Amongst all the hullabaloo over the economic impact from COVID-19, Financial Times asked a pertinent question for the world and especially for India- Is the coronavirus crisis taking women back to the 1950’s?
For India’s 600 million women, the crisis has heightened the pre-existing gender imbalances. According to a World Economic Forum (WEF) report, India ranked 112 out of 153 countries on gender parity even before the pandemic. It takes the 149th position in terms of Economic Participation and Opportunity, 112th in Education and 150th in Health and Survival. The female labour force participation is a mere 24.8% and 90% of these women are involved in informal employment. The service sector, which includes retail and hospitality industry has been the hardest hit and unfortunately employs a large proportion of women. This put millions of women at the risk of a permanent exit from the labour market or doing vulnerable jobs. The reverse migration crisis of labourers from cities to villages has translated to reduction in economic opportunities for rural women. This includes both private agricultural jobs and social protection schemes such as the Mahatma Gandhi National Rural Employment Guarantee Act (MGNREGA). This will lead to greater income poverty among women and a sharp fall in their command over market income — both key predictors of household wellbeing and food security.
The National Family Health Survey (NHFS 4) talks about the non-economic aspects of gender parity in India. Almost 33% of married women have experienced physical, sexual or emotional spousal violence. The COVID pandemic which forced India to implement the strictest lock-downs in the world has heightened vulnerability of gender-based violence as both the partners are stuck at home. The economic and non-economic frustrations along with no exit options for women has led to an increase in the number of emergency calls to helplines between 25%-300%.
Food and nutrition insecurities worsen during economic crises. As per Indian societal norms, women and girls are supposed to prioritize the health and well being of men and boys. Hence, the first to experience hunger when resources are in short supply — even in normal times are females. Indian women consume nutrient-rich foods less frequently than men. Short-term malnutrition can lead to permanent exclusion from the labour market and government workfare schemes, contributing to a new cycle of poverty among working-class women. Among other things, the pandemic ruptured the service delivery of key welfare services. According to a survey, only 75% of pregnant and lactating women and 13.75% of adolescent girls suffering from malnourishment received ration from the 1.3 million ICDS Anganwadi centres.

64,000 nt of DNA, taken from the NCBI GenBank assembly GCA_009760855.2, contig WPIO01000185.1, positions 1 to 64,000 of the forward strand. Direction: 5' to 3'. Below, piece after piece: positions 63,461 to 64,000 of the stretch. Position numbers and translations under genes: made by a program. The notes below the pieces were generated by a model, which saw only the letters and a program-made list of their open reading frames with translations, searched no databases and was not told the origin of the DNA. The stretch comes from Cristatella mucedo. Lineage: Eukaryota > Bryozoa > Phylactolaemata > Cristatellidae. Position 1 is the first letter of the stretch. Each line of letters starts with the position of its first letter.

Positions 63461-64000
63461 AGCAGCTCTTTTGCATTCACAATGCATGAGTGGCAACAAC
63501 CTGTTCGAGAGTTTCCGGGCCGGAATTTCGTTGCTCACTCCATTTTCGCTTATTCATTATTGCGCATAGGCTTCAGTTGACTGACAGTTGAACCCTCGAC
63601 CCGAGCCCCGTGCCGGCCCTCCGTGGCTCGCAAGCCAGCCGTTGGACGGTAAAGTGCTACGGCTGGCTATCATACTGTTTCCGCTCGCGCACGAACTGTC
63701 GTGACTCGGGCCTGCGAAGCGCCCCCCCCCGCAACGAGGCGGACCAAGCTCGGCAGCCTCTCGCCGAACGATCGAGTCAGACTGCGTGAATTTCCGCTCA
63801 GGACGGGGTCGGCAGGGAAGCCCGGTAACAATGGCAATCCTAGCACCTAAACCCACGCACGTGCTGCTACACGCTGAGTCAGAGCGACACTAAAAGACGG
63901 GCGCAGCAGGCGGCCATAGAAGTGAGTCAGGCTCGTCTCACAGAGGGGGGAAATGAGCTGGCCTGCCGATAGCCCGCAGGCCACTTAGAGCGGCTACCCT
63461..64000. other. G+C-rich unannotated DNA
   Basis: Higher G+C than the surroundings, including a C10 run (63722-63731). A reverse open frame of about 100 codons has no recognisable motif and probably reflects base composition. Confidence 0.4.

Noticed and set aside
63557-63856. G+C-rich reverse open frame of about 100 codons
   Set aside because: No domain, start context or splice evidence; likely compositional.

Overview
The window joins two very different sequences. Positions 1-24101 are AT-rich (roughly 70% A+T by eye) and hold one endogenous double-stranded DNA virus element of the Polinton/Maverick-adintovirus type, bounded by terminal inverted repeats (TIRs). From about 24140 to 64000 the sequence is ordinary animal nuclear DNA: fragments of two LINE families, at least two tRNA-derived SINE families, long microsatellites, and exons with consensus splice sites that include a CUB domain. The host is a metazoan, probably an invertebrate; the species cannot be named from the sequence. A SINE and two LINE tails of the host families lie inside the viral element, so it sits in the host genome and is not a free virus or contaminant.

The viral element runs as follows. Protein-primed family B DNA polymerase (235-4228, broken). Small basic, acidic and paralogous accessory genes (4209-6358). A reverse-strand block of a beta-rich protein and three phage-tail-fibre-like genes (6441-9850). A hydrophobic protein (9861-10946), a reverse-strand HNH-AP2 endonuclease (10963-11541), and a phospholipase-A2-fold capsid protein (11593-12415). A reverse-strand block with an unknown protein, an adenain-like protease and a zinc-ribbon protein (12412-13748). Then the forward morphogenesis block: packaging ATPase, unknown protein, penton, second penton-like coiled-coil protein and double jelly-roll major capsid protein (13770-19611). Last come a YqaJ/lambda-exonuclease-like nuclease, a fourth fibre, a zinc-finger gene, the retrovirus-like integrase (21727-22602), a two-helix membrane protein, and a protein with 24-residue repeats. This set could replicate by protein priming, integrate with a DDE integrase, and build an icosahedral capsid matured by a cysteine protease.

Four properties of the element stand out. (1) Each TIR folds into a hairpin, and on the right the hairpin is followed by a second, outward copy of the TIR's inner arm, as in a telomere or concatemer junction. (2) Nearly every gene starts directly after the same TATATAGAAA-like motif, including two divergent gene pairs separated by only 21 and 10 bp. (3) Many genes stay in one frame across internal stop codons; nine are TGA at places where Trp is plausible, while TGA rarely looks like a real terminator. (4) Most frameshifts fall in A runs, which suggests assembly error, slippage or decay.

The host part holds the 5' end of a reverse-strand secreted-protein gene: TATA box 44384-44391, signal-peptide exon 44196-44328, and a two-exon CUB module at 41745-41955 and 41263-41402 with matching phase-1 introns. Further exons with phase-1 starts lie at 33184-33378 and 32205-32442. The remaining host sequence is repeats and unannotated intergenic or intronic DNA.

The pandemic has already seen the scrapping of labour laws which the respective state governments believe is the only way to attract private investment. Without policy reinforcement, COVID-19 will only deepen existing social and economic inequalities for Indian women. So, what should be done to help women as the Indian economy prepares to open further?
Every crisis presents an opportunity and it is imperative we do not let this crisis slide into a ‘she-cession’. One solution could be to increase the involvement of women in the COVID recovery plans. For example, Kerala’s Health Minister, K.K. Shailaja has been honoured by the United Nations for her efforts to tackle the pandemic. Under her guidance, The Gender Park, an autonomous body under the Kerala Government, is all set to partner with the United Nations Women to further the cause of women empowerment and function as a South Asia hub for gender equality. She has been featured in Vogue’s Women of The Year andonFinancial Times Most Inspiring Women among other tributes.